Campus Life

First Endowment Established At Texas A&M Higher Education Center At McAllen

Marty and Rubén Hinojosa's $250,000 gift creates an endowed professorship at A&M's Rio Grande Valley center.
By Dorian Martin '06, Texas A&M Foundation October 16, 2020

Marty and Ruben Hinojosa
Marty and Ruben Hinojosa

The Texas A&M Foundation

Longtime community leaders Marty and Rubén Hinojosa established the first endowment at Texas A&M University’s Higher Education Center (HEC) at McAllen. Their $250,000 gift, funded through the sale of real estate, creates the Martha L. ’88 and Rubén E. Hinojosa Endowed Professorship through the Texas A&M Foundation. It will support a professor in science, technology, engineering, math, medicine or energy (STEM&ME) who is pursuing cutting-edge teaching, research, service and professional development activities.

Rubén Eloy Hinojosa served as U.S. Representative for Texas’s 15th congressional district from 1997-2017.

“Congressman Hinojosa has long been a champion of education and the Rio Grande Valley, so it is only fitting that their generous gift creates the first endowed professorship for the McAllen Higher Education Center,” said Texas A&M University System Chancellor John Sharp. “The McAllen Center has been a huge success and will be a vital component of Texas A&M University forever.”

The Hinojosas’ gift was matched financially by a $250,000 gift from Texas A&M University. “Texas A&M has a large, vibrant and strong network of Aggies in the Rio Grande Valley,” said Texas A&M Provost and Executive Vice President Carol A. Fierke. “The establishment and continual expansion of the McAllen Center illustrates the university’s commitment to serving this thriving part of Texas by increasing opportunities for more area students to become Aggies and receive a world-class education.”

The Hinojosas said they are convinced the HEC will play a vital part in the region’s efforts to educate its rapidly growing population and to expand and diversify its economic base. “It’s a dream come true to have two outstanding flagships—Texas A&M and The University of Texas—create campuses in our area,” Congressman Hinojosa said. “These institutions are providing a highly recognized education that is readily accessible to the region’s students.”

Marty Hinojosa added: “Our community has demonstrated again and again that given equitable educational resources, we can transform the region. Our families will welcome the access to a Texas A&M education.”

To help ensure the center’s continued success, the Texas A&M Foundation is charged with raising and managing private endowed funds that can support HEC students, faculty and programs. “This gift will not only help attract and retain a leading faculty member for the McAllen Center, but will also positively touch every student who that professor teaches,” said Texas A&M Foundation President Tyson Voelkel. “We are extremely grateful to Marty and Rubén for their vision, leadership and generosity.”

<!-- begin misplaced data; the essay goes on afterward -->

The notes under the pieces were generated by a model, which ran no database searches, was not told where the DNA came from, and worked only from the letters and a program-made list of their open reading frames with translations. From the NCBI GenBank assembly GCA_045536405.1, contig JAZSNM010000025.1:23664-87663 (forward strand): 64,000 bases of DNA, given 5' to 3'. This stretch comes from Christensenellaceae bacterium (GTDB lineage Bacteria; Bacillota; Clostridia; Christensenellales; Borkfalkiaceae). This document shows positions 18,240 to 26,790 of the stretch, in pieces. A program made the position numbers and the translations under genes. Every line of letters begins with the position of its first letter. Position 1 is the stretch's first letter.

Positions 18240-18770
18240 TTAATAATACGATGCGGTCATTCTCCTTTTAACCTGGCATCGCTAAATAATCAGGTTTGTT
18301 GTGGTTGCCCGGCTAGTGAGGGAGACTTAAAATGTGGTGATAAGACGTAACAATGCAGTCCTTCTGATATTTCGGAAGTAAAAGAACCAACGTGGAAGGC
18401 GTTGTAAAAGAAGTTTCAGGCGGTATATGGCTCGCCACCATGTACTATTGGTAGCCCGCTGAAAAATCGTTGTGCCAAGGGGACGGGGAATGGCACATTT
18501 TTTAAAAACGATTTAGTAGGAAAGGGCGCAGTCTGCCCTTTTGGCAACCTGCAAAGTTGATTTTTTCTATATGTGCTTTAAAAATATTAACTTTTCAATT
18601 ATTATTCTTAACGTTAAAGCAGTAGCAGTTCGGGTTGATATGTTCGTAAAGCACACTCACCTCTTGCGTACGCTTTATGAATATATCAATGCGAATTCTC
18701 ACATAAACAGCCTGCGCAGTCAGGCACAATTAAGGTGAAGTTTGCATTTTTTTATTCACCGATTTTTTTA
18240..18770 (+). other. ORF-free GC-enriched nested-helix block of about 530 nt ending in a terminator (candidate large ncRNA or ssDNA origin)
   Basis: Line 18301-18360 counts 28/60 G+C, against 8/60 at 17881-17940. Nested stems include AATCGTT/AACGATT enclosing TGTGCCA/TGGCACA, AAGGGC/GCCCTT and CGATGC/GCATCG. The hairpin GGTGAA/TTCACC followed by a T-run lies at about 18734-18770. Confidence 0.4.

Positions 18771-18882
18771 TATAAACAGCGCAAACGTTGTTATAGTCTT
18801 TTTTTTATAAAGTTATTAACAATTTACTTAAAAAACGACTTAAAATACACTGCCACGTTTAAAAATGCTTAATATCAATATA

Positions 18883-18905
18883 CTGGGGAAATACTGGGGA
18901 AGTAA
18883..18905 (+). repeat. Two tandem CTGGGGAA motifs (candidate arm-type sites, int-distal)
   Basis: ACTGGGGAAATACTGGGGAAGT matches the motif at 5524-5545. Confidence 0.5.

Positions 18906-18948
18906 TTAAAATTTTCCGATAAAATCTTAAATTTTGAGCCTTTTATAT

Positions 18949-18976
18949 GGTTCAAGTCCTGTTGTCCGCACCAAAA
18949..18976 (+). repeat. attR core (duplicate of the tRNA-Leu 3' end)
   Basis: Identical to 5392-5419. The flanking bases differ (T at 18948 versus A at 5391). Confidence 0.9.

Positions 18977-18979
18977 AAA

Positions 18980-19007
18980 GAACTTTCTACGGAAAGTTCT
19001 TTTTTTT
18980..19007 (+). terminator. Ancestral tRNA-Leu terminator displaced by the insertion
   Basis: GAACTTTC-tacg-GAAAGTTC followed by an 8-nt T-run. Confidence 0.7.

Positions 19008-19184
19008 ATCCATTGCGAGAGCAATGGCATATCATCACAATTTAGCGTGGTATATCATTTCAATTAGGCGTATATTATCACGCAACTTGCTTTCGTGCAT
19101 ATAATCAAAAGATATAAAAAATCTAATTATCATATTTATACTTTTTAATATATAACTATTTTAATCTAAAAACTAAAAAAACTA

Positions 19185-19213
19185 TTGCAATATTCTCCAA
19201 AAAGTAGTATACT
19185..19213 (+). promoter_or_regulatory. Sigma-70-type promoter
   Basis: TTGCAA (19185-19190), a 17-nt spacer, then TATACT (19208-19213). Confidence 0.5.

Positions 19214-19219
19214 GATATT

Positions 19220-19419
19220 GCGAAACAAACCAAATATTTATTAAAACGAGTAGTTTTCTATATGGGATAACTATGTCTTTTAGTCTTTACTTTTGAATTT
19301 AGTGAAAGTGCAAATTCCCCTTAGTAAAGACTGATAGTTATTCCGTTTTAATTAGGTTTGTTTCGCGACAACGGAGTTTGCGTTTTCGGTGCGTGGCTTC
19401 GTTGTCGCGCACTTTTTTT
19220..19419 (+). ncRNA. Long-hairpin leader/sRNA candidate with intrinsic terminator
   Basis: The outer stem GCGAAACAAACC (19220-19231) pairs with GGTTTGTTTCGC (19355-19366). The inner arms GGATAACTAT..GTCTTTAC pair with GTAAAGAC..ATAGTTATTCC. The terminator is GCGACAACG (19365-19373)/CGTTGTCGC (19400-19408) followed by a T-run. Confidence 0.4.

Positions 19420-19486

The HEC’s first cohort initially met at South Texas Community College in 2017 before moving operations to its 100-acre campus in 2018. Classes now meet in a new 65,000-square-foot building, which houses nine classrooms, nine labs and an auditorium. The new college campus is located at 6200 Tres Lagos Blvd.

Currently enrolling 240 students, the HEC offers four undergraduate degrees—interdisciplinary engineering, multidisciplinary engineering technology, biomedical sciences and public health—as well as a Master of Public Health degree. University officials plan to expand the number of majors offered to 11 by fall 2021 and foresee that the center’s enrollment will quickly climb.

“The four counties that make up the Rio Grande Valley comprise almost 2 million people and graduate approximately 26,000 high school graduates annually, which is more than the number of graduates in one-third of U.S. states,” said Adolfo Santos, assistant provost of the HEC. “We are working to create educational opportunities for this huge young population. We’re giving students a chance to be Texas A&M Aggies in a more intimate environment with smaller class sizes and a smaller student-faculty ratio.”

Marty and Rubén Hinojosa
During his 20-year tenure serving in the U.S. House of Representatives, Congressman Rubén Hinojosa devoted much of his time to increasing access and affordability for higher education students, especially Latinos. Prior to that, he was elected to the Mercedes ISD school board, the South Texas Community College board and the Texas State Board of Education. He also played an active role in South Texas ISD and The University of Texas-Rio Grande Valley.

Marty, a 1988 College of Architecture graduate of Texas A&M University, is president of FiRM Consultants and presently serves as lead architect for Doctors Hospital at Renaissance in Edinburg. She plays an active role in the Rio Grande Valley community, including serving on the Driscoll Children’s Hospital Board and the Driscoll Foundation Board.

Texas A&M Foundation
The Texas A&M Foundation is a nonprofit organization that aspires to be among the most trusted philanthropies in higher education. It builds a brighter future for Texas A&M University, one relationship at a time. To learn more, visit

Media Contact: Dunae Reader, 979-845-7461,

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